The Blurb On The Back:
Europe is facing its greatest refugee crisis since the Second World War, yet the institutions responding to it remain virtually unchanged from those created in the post-war era. As neighbouring countries continue to bear the brunt of the Syrian catastrophe, European governments have enacted a series of ill-considered and damaging gestures. With a deepening crisis and a xenophobic backlash around the world, it is time for a new vision of refuge.
Going beyond the scenes of desperation that have become all too familiar in the past few years renowned development experts Alexander Betters and Paul Collier break new ground by showing how international policymakers can deliver humane, sustainable results that are better for refugees and host countries. Drawing upon years of research in the field and original solutions that have already been successfully trialled, they outline a compelling vision that can empower refugees to help themselves, contribute to their host countries and even rebuild their countries of origin.
Refuge reveals how, despite the media focus on the minority of refugees trying to making it to Europe’s shores, 90 per cent of the world’s refugees live in developing countries, mostly in camps or in urban poverty. In light of this, their eye-opening book situates Europe’s refugee crisis in a global framework, offering a concrete diagnosis for a system that has, for too long, been institutionally broken.
An urgent and essential work, Refuge shows how we can act for both moral and practical purposes in order to deal with the defining challenge of our time.
You can order REFUGE: TRANSFORMING A BROKEN REFUGEE SYSTEM by Alexander Betts and Paul Collier from Amazon USA, Amazon UK, Waterstone’s or Bookshop.org UK. I earn commission on any purchases made through these links.
The Review (Cut For Spoilers):
Alexander Betts is a Professor of Forced Migration and International Affairs at Oxford University and Paul Collier is Professor of Economics and Public Policy at Blavatnik School of Government and in this moving, compassionate and intelligent yet accessible book they analyse the decisions and structural problems that led to the flood of Syrian and other refugees trying to reach Europe from 2011 onwards (including inadequacies within the existing refugee legal framework) and propose an alternative innovative and yet pragmatic approach, putting it through the prism of the original crisis to highlight how things may have been different in a must-read for anyone interested in the subject.
The book is divided into three equally fascinating sections – all of which are designed to be read by ordinary people with an interest in the subject matter rather than policy wonks with existing expertise:
Part I – Why Is There A Crisis? goes right back to the beginning, looking at the establishment of the original refugee and institutions structures as answers to the post World War II displacement crisis and subsequent refugee crisis caused by the Cold War. I found this to be a fascinating account that goes into the historical and political pressures at play and how this fed into the current situation. Added to this is a good analysis of the events leading up to the Syrian crisis with the authors noting that it’s not limited to Syrians fleeing the conflict zone and pointing out the other pressures caused by the Rohingya crisis in Burma and how those countries doing the heavy lifting on refugee hosting are those that are nearest the affected territories. I was particularly fascinated by how they break down the response of the EU governments and the pressures put on it, culminating in Angela Merkel unilaterally rescinding the Dublin Regulation, exacerbating the numbers seeking to reach Europe.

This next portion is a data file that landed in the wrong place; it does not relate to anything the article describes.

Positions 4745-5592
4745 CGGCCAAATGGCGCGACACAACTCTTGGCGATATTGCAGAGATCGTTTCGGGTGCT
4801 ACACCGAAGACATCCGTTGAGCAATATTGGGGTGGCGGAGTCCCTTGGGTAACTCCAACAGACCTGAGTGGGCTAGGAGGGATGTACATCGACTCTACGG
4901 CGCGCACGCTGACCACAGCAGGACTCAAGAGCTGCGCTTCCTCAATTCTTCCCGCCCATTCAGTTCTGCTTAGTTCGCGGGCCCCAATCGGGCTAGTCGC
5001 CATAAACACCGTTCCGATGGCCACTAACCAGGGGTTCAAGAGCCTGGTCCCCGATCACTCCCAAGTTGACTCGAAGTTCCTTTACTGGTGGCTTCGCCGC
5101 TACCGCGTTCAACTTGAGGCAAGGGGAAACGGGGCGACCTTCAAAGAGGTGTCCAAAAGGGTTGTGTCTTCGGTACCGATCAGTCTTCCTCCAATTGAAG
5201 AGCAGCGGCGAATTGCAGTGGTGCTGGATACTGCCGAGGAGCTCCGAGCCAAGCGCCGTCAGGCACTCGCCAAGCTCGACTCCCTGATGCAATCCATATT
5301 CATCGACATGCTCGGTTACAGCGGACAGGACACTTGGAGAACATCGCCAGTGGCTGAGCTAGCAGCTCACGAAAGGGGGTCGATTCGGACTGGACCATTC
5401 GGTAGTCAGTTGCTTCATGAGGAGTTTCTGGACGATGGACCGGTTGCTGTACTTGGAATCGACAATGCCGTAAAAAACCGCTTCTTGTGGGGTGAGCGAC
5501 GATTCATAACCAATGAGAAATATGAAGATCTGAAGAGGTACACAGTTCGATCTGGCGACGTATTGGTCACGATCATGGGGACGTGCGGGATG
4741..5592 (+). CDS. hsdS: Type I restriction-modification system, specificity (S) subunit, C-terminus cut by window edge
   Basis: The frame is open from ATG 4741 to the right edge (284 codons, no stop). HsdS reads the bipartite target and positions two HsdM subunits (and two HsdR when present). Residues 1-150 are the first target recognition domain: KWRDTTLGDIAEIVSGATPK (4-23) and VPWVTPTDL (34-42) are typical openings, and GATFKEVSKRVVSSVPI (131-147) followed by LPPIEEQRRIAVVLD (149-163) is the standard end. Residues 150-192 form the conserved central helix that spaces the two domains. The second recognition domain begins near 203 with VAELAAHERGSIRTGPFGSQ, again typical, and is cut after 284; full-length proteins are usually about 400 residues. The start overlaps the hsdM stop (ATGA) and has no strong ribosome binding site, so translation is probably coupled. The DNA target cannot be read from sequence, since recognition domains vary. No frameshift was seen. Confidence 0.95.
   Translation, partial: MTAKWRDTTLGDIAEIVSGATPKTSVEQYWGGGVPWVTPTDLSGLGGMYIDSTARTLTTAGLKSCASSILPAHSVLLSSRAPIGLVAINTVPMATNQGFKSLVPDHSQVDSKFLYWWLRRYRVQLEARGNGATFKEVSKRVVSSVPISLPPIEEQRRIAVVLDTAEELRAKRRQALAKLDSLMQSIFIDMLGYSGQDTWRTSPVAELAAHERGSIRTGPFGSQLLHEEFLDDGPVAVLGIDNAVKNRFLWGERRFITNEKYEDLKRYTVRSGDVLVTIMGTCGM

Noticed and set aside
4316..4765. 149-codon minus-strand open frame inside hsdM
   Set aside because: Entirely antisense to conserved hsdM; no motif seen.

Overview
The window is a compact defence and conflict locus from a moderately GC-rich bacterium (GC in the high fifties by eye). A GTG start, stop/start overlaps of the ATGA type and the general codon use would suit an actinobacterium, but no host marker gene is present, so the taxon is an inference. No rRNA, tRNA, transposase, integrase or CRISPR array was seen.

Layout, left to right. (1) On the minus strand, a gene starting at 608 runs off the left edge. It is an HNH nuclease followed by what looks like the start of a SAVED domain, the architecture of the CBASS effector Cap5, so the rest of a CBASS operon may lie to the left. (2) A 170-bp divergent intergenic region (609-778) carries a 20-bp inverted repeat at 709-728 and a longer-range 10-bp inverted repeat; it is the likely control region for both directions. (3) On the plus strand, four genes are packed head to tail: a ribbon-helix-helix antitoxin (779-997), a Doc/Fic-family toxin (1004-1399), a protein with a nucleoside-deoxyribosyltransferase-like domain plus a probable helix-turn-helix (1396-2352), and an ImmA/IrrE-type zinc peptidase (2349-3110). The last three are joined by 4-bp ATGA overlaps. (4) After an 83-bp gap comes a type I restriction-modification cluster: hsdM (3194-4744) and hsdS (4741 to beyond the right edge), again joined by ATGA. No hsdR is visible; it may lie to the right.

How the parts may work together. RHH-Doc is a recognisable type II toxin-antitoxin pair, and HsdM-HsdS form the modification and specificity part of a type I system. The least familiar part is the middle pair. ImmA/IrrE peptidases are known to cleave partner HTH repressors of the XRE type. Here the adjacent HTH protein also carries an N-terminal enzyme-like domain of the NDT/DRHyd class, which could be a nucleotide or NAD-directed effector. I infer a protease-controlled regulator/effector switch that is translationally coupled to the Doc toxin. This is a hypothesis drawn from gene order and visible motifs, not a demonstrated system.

Part II – The Rethink sets out the authors’ proposals for an alternative way of handling refugees, which goes back to the very basics by thinking about what we want from a refugee system and what it’s intended to achieve. I think there’s a lot in here that’s useful and it also served to make me rethink how I thought about refugees – especially when it comes to funding and what the response should be and their suggestion about giving refugees work rights and combining refugee funding with investment in the countries that often end up as the refugees’ homes so as to provide opportunities for both the refugees and the existing population, allowing them to mingle and interact, which breaks down barriers. I was also fascinated by the idea of refugee camps being permitted to set up their own markets and businesses and the authors’ descriptions of where this had happened was really interesting. The authors’ reference a pilot project in Jordan that encouraged manufacturers to set up in Jordan to create jobs for some refugees and local works and I would really like to hear more of this in future editions to see how it goes and what the authors’ learn from it.
Part III – History, The Remake then re-examines the refugee crisis in the light of the authors’ suggestions for improvement and I think they make a persuasive case for how the situation could be improved.
The authors’ admit that there are numerous hurdles to changing the current refugee system, including political inertia and the rise of right-wing parties in key countries that take a more intransigent view towards dealing with humanitarian issues. I really hope though that this book encourages a dialogue for reform among the international community and I think that this book is a must-read for anyone who is interested in the subject matter or who was moved by the media coverage of the crisis.
Thanks to the Amazon Vine Programme for the review copy of this book.